Ellie Hidalgo has been serving the Dolores Mission faith community for the better part of a decade. In her new role as pastoral associate she supports Fr. Ted Gabrielli, pastor, by supervising the employees of the church and the school principal. She manages the overall church budget and development efforts and provides direction to parish ministries, communications and faith-based community organizing.
Prior to her work at Dolores Mission, Ellie worked as a staff writer for nine years for the Los Angeles archdiocesan newspaper The Tidings. She wrote news and feature stories with an emphasis on Hispanic ministry, restorative justice, youth ministry, and immigration reform. It was her ongoing interest in writing about innovative restorative justice efforts that led her to meet the Jesuits working at Dolores Mission and at Homeboy Industries and the extraordinary resident leaders of Boyle Heights.
Ellie’s interest in writing started in the third grade at St. Bridget’s when her class finished reading “Willy Wonka and the Chocolate Factory” and she eagerly went home and wrote a page and a half imagining what happened next. Another favorite book, “Mickey Mouse Goes West,” foreshadowed her move to sunny Los Angeles from the snowy East Coast cities of Washington, DC and Philadelphia where she had lived prior.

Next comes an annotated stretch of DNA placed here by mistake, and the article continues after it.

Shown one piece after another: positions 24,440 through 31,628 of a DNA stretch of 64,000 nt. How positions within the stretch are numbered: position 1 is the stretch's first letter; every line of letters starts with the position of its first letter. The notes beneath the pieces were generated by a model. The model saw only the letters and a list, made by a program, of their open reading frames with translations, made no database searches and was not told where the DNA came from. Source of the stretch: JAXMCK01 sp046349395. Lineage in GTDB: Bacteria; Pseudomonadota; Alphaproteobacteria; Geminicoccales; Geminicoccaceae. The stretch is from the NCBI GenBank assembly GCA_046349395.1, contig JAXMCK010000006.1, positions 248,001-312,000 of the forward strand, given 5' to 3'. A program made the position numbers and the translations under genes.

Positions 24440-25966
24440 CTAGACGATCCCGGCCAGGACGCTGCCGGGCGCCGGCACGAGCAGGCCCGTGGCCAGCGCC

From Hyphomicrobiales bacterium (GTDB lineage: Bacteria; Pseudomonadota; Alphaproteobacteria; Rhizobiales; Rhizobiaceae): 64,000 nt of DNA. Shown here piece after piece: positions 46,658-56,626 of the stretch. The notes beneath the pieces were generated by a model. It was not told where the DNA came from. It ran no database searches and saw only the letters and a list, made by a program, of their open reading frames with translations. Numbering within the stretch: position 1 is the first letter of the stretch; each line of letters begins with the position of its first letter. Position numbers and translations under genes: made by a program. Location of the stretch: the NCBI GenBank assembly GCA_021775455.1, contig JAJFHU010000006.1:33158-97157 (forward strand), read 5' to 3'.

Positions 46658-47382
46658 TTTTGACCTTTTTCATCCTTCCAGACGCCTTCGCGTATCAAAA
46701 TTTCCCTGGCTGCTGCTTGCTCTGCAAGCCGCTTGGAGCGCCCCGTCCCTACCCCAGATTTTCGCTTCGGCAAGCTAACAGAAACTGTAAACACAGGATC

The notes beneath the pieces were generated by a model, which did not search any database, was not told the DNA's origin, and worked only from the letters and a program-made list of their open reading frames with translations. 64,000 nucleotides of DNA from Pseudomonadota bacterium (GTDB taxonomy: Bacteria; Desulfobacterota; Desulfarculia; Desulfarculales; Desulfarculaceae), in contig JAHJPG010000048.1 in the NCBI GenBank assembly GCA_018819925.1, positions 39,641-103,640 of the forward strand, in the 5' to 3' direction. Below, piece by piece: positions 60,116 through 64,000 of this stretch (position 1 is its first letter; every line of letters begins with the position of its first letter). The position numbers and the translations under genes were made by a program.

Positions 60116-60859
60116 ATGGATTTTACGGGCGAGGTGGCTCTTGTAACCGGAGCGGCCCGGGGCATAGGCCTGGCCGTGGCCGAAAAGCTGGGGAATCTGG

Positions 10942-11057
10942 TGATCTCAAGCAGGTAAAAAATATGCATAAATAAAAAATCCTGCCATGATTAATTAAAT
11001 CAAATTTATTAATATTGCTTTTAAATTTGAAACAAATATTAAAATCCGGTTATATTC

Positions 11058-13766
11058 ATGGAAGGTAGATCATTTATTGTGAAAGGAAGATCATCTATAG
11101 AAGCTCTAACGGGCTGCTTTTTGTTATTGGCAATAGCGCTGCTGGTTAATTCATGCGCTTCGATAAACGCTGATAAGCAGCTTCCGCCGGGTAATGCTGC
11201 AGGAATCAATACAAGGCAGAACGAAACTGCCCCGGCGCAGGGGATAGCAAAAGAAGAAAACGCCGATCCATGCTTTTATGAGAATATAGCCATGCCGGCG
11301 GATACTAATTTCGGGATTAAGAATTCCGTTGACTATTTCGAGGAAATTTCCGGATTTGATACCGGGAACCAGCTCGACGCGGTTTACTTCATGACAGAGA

But the beginning of the story took place in Atlanta, Georgia where Ellie was the first of five children born to her Cuban immigrant parents. The family’s search for the best arroz con pollo, vacafrita, and pan con lechón took them to Miami, Florida where she then graduated from St. Brendan High School. Ellie completed her Bachelor of Arts in English at the University of Pennsylvania and recently graduated with her Master’s in Pastoral Theology at Loyola Marymount University. She was commissioned as a Pastoral Associate by LA Archbishop Jose Gomez in November 2013 after completing the formation process through the office of Parish Life.
These days Ellie reads a lot about Ignatian spirituality and is passionate about Catholic school education for inner-city children. She also enjoys teaching classes and workshops in“Building Emotional Understanding” to immigrant parents raising U.S. born children. She believes that working with parents to build and sustain a life-long connection with their children is a key element in breaking the cycle of addictions, domestic violence and gang violence in the neighborhood. She also co-facilitates a support group for survivors of violence, mostly family members who have lost a loved one to gang violence. Dolores Mission is a place where restorative justice is lived out continuously by courageous families intent on creating a different future for their children.